New community spaces at the former South Sydney Hospital site will take on names that commemorate the area’s unique history.
After consulting extensively with the local community, the former hospital’s heritage-listed buildings will be named the Joynton Avenue Creative Centre, Waranara Early Education Centre and Banga Community Shed.
The revitalised hospital site, that will house creative facilities for the 61,000 people soon to live in Green Square, will be named the Green Square Community and Cultural Precinct.
City of Sydney CEO Monica Barone said the new names highlight the centre’s new creative uses and its history as a hospital, as well as recognising the area’s traditional owners, the Gadigal people.
“These names will help preserve the rich history of this culturally and historically significant site, and play an important role in honouring and raising awareness of Aboriginal cultures and languages,” Ms Barone said.
“Joynton Smith was a founder, benefactor and director of the hospital from 1910 until his death in 1943, so it’s fitting that we honour him in this way.
“Names for the Waranara Early Education Centre and Banga Community Shed were specially chosen in consultation with the City’s Aboriginal and Torres Strait Advisory Panel and the Metropolitan Local Aboriginal Land Council.
“This is a great way to reflect the heritage of Green Square and continue to raise awareness of the world’s oldest living culture in a way that becomes part of our everyday life.”
The selected Aboriginal names were sourced from The Sydney Language by Jakelin Troy, the most comprehensive word list of the Gadigal language published and accepted by Sydney’s Aboriginal community.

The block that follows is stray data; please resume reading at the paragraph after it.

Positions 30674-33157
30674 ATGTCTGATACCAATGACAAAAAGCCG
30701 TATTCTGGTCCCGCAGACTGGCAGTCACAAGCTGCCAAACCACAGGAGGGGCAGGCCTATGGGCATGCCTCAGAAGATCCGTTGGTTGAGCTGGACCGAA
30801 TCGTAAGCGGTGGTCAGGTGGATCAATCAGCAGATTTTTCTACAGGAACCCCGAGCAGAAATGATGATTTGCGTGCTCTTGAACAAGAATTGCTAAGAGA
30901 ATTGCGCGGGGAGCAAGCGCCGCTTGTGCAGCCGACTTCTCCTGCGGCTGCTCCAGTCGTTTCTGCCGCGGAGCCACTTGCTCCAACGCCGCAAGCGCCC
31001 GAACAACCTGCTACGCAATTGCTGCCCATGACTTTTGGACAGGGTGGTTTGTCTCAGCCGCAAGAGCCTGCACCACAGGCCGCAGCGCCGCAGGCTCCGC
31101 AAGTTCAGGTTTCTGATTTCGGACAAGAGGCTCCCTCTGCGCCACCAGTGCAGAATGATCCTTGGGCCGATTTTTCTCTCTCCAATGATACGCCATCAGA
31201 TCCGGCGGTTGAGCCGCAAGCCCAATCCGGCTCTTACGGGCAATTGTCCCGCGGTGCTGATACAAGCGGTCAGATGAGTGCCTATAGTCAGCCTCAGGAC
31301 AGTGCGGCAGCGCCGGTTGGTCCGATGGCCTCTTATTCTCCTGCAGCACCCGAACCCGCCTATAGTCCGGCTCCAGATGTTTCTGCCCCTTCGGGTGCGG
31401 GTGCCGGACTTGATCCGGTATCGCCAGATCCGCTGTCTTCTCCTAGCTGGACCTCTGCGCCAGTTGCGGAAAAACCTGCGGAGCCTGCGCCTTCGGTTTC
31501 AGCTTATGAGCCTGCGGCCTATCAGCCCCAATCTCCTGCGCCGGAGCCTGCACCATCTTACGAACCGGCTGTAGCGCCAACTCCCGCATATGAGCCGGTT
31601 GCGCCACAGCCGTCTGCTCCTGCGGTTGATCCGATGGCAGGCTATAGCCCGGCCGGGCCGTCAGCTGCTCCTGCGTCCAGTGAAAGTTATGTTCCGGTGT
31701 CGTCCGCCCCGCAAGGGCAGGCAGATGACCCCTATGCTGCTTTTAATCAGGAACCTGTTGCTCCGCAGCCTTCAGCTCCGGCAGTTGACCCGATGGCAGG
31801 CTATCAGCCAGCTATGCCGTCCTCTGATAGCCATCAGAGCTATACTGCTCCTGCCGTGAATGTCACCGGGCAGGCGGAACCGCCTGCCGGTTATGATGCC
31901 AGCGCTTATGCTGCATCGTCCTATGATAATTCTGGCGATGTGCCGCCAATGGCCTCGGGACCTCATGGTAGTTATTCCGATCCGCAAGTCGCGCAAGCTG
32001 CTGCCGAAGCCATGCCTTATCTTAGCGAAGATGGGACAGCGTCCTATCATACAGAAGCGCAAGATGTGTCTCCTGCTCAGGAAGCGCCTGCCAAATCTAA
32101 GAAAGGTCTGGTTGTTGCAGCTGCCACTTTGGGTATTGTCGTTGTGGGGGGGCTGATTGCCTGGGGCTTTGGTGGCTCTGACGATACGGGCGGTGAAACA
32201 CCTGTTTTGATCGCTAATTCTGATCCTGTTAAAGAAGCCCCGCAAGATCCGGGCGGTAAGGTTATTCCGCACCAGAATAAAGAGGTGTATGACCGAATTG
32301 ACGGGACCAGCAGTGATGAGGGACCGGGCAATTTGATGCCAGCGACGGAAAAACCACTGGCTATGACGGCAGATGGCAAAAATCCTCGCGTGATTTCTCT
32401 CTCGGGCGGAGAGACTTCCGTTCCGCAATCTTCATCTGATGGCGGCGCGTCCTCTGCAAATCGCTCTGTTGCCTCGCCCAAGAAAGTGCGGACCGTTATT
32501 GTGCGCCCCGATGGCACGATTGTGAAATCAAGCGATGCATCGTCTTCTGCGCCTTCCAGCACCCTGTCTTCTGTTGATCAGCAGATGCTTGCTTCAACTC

Named after the Gadigal word ‘to seek’, the Waranara Early Education Centre will transform a former casualty building into a long-day childcare centre.
The hospital’s former pathology building will take on the new name of Banga Community Shed after the local Gadigal word ‘to make’ or ‘do’, and will house a community shed, complete with workshops and public amenities.
The Joynton Avenue Creative Centre was previously named the Esme Cahill Building after the wife of former NSW Premier Joe Cahill. Once home to nurses during and after WWII, the three-story dormitory will be refurbished as artist studios, gallery spaces, creative workshops, classrooms and spaces available for community hire.
Suggested names were publicly exhibited from 28 March to 19 April in local newspapers, on the City’s website and the SydneyYourSay webpage.
South Sydney Hospital was built in stages between 1913 and the 1930s, and served the local community until its closure in 1993. Its history will be acknowledged at the new facilities through heritage interpretation panels at the creative centre entrance and adjacent park.
The Green Square Community and Cultural Precinct sits within the 278-hectare Green Square development area, one of the fastest-growing precincts in NSW. It includes the suburbs of Beaconsfield and Zetland, and parts of Rosebery, Alexandria and Waterloo.
Work on the $18 million precinct began in late April and is expected to be complete in mid-2017.
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